Statutory minimum notice

The following Employment practice note provides comprehensive and up to date legal information covering:

  • Statutory minimum notice
  • Who qualifies for statutory minimum notice
  • Qualifying service required
  • Excluded groups
  • Length of statutory minimum notice
  • Date to which continuity of employment is calculated
  • Online statutory minimum notice calculator
  • Waiver of statutory notice
  • Effect of gross misconduct
  • Remedies for failure to give statutory notice
  • More...

Statutory minimum notice

Section 86 of the Employment Rights Act 1996 (ERA 1996) provides for a statutory minimum period of notice that must be given to bring a contract of employment to an end, except where one of the parties is entitled to terminate without notice because of the conduct of the other party.

As the right is in relation to a contract of employment only, the right to statutory minimum notice applies only in relation to employees (see Practice Note: Employee status) and apprentices (see Practice Note: Apprenticeships).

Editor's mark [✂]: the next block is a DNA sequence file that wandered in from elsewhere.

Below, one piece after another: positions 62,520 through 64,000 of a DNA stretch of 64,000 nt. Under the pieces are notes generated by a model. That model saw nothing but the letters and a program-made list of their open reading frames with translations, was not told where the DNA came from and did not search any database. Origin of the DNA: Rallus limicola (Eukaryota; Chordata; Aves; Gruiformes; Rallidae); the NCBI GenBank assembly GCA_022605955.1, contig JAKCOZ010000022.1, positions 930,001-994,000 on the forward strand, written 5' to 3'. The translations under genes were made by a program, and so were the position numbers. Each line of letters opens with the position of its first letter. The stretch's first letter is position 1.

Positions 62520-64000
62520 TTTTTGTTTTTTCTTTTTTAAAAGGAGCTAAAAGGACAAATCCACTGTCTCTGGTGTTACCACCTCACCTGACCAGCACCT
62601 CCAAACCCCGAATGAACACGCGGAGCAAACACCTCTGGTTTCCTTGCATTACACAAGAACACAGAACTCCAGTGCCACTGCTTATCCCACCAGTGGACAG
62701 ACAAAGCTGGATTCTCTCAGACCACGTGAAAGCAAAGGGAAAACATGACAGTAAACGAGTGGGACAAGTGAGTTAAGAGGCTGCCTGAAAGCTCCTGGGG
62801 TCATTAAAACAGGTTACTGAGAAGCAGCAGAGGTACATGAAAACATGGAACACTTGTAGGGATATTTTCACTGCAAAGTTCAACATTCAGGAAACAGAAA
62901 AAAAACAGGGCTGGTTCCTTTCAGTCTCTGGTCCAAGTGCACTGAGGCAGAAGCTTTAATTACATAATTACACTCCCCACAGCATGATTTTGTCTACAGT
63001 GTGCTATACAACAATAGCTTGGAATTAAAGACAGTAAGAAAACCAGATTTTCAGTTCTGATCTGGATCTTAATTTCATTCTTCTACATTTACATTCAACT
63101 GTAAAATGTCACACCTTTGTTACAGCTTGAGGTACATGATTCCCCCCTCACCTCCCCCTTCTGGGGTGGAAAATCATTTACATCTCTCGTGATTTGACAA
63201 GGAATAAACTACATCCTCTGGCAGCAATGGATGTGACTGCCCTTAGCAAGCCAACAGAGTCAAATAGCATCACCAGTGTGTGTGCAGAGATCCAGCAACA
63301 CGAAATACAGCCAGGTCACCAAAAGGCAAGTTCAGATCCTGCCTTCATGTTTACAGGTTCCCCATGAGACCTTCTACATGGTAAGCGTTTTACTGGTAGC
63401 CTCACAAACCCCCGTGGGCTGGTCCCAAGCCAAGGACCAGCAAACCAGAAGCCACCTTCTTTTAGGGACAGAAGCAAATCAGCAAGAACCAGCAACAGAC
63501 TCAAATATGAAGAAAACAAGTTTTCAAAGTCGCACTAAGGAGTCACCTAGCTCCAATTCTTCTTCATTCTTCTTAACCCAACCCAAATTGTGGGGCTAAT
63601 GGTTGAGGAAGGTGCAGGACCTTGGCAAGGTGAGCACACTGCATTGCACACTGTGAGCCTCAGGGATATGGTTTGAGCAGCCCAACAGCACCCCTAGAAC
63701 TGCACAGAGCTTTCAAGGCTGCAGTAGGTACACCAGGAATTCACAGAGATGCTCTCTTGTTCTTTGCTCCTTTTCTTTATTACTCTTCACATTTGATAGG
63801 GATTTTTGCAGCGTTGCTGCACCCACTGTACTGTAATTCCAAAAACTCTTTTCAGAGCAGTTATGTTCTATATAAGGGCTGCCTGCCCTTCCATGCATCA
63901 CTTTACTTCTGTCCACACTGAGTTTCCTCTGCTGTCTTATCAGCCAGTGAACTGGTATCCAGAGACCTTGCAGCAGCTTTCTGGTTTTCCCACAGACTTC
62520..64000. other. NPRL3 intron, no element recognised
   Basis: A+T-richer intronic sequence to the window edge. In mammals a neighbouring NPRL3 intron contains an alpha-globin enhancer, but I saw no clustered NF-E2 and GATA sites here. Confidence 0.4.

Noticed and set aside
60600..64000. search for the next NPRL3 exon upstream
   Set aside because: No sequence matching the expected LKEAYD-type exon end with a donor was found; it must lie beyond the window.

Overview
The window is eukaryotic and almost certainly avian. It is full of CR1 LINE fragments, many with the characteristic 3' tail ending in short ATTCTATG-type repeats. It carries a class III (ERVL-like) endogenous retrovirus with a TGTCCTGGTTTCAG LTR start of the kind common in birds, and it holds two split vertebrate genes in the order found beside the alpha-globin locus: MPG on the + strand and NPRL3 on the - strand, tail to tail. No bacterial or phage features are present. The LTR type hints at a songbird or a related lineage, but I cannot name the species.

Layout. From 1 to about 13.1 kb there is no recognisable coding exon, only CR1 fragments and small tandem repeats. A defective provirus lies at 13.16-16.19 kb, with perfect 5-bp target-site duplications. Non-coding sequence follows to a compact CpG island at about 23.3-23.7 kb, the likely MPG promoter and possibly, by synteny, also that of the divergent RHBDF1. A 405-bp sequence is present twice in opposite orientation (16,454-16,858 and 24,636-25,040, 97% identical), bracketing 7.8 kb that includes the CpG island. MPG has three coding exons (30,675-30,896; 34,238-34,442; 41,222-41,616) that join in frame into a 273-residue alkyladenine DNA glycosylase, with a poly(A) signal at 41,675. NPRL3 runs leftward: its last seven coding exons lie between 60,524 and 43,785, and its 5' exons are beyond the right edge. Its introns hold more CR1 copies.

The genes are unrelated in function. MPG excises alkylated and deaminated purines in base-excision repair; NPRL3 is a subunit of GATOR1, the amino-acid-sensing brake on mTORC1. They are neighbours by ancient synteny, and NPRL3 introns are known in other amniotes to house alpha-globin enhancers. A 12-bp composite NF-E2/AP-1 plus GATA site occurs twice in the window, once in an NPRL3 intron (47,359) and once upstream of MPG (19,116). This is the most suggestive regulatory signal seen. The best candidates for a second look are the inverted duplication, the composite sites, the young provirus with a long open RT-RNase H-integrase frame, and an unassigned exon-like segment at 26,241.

The contract of employment can specify a longer period of notice but, where the contract provides for shorter notice than the statutory minimum, the contract is treated as giving the statutory entitlement.

Who qualifies for statutory minimum notice

Qualifying service required

The right to statutory minimum notice depends upon a qualifying period of one month’s continuous employment, whether it is the employer or the employee who is giving notice.

For employment of less than one month, the notice to be given is that expressly stated in the contract or implied ‘reasonable notice’: the latter is uncertain and will depend upon the circumstances (such as the seniority of the employee, custom and practice and the nature of the employment). See Practice Note: Contractual notice.

Excluded groups

A small group of employees are excluded from this right:

  1. certain merchant seamen

  2. people in the armed forces

  3. Crown

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